deference to the importance of Agenda 2063 to the overall development of the
entire continent, the African Union Commission (AUC) is seeking to further
collaborate with the ECOWAS Commission in order to create meaningful synergies
around the agenda.
The collaboration is also part of the measures to ensure that implementation of the 2063 agenda at the level of the Regional Economic Communities (RECs) is seamless.
Interfacing with the visiting officials of the AUC on the 31st of October 2016 at the ECOWAS Commission in Abuja, the ECOWAS Director, Strategic Planning Essien Abel Essien stressed the need for the streamlining of all programmes that resonates with the agenda in such a way as to ensure that efforts are not duplicated and implementation is done with a high degree of ownership of the programmes by ECOWAS and its Member States.
He noted that the Strategic Planning is the Directorate responsible for “drilling down” the decisions on the matter at the level of the regional economic Communities.
He therefore recommended the setting up of a REC Working Group to make room for meaningful partnership and prevent a situation whereby the continental body embarks on a programme and pushes it down the level of the REC for implementation without concurrence and ownership.
Being a plan for Africa’s structural transformation, Agenda 2063 was agreed upon by the African Union (AU) at its Golden Jubilee in May 2013, fifty years after the first thirty-three (33) independent African states gathered in Addis Ababa to form the Organization of African Union.
It seeks among others to: *Galvanize and unite in action all Africans and the Diaspora around the common vision of a peaceful, integrated and prosperous Africa.
*Harness the continental endowments embodied in its people, history, cultures and natural resources, geo-political position to effect equitable and people-centered growth and development.
*Build on and accelerate implementation of continental frameworks, and other similar initiatives.
*Provide internal coherence and coordination to continental, regional and national frameworks and plans adopted by the AU, RECs and Members states plans and strategies; and
*Offer policy space for individual, sectoral and collective actions to realize the continental vision.
Today, the AU and the continent is looking ahead towards the next fifty years. Africa’s political leadership acknowledges past achievements and challenges and is rededicating itself to the Pan African vision of “an integrated, prosperous and peaceful Africa, driven by its own citizens and representing a dynamic force in the global arena.”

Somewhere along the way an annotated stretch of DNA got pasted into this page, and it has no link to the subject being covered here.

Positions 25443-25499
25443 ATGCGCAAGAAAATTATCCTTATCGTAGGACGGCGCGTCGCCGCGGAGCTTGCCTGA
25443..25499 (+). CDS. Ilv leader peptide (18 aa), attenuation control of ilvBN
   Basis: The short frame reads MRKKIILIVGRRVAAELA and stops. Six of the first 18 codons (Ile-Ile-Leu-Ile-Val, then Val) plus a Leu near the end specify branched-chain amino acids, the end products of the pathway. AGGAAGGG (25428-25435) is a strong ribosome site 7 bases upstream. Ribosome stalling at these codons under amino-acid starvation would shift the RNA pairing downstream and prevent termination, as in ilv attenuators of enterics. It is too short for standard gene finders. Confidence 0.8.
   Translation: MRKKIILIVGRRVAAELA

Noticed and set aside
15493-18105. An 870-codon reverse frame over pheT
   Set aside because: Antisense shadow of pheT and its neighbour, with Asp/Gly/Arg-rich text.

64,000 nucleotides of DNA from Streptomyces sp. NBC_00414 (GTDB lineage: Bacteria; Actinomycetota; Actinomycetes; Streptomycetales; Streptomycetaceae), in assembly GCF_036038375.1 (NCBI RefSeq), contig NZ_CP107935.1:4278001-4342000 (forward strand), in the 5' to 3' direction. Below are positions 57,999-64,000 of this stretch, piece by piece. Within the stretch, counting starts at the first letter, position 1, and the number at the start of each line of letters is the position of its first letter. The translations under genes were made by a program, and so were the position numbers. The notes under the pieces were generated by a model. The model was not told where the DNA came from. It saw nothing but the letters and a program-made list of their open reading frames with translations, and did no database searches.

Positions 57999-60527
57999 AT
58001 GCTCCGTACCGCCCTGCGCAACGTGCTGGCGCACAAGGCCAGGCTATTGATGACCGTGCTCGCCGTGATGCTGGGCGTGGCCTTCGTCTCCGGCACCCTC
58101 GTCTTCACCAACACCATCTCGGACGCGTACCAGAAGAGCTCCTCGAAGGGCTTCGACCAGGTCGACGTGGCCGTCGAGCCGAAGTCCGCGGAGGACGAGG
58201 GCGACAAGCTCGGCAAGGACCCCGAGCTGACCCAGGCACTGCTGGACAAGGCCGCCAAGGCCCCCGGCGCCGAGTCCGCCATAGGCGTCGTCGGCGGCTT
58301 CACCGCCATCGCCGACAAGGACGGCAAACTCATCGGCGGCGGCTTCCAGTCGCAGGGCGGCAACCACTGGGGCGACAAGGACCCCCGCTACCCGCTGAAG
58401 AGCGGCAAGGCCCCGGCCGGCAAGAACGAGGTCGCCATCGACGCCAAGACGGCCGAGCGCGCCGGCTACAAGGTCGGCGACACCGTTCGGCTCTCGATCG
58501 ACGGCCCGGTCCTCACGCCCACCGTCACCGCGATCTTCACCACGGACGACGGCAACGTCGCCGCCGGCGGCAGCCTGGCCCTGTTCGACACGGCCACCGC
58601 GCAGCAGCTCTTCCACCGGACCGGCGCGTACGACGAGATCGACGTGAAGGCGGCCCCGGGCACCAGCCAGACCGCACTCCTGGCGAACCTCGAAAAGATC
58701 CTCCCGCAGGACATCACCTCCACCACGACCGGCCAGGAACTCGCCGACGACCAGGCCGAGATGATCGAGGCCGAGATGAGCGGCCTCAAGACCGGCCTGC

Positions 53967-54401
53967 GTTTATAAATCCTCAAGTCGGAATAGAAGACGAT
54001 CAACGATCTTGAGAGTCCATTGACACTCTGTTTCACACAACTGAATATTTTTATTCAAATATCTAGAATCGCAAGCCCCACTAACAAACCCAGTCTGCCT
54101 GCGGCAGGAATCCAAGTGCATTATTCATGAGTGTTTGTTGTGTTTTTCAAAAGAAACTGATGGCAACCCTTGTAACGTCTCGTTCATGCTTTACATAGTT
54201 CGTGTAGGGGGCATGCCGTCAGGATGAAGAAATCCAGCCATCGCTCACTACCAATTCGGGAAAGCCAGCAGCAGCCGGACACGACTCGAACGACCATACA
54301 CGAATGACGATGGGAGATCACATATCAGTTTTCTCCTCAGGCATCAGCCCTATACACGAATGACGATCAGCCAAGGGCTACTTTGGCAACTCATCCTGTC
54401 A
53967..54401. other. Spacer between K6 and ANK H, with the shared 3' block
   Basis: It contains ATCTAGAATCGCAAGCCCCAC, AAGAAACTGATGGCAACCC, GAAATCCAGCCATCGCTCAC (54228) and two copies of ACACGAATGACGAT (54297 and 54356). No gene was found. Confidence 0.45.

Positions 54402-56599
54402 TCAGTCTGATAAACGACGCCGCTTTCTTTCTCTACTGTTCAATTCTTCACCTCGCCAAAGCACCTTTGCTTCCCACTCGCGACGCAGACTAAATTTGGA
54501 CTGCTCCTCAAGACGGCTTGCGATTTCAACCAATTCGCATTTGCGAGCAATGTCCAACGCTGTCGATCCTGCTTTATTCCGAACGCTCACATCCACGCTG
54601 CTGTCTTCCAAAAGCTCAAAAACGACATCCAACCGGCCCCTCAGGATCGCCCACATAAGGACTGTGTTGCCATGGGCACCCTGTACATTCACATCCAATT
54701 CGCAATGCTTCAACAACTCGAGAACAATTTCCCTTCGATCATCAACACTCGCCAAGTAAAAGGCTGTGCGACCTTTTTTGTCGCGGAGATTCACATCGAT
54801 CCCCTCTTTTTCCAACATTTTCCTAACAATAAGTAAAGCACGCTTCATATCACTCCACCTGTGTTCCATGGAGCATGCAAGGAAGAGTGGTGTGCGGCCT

In coming up with the Agenda, there were stakeholder consultations, member states inputs, while a list of inspirations were rightly identified.
The list of flagship programmes of the Agenda 2063 include: an Integrated High Speed Train Network, Great Inga Dam, Single African Aviation Market, Outer Space, The Pan African E-Network, Creation of an Annual African Consultative Platform, Establishment of the Virtual University, Free Movement of Persons and the African Passport, The Continental Free Trade Area, Silencing the Guns by 2020; and Development of a Commodity Strategy.
Agenda 2063 takes into cognizance the fact that most African economies now have in place sound macro-economic and market-oriented economies which have spurred growth, trade and investment expansion.
Going forward, the Agenda seeks to build on this through its implementation plan and domestication with the underlying principles derived from consultations, review of national/regional plans and continental frameworks for the implementation, subsidiarity; accountability and transparency; participation/inclusion; integration; diversity; leveraging existing institutions and systems; as well as harmonisation of policies and systems.
Hand in hand with the other plans, is a veritable communication strategy to generate sustained public awareness as well as the involvement, support and ownership by the African population, of the Agenda and its execution.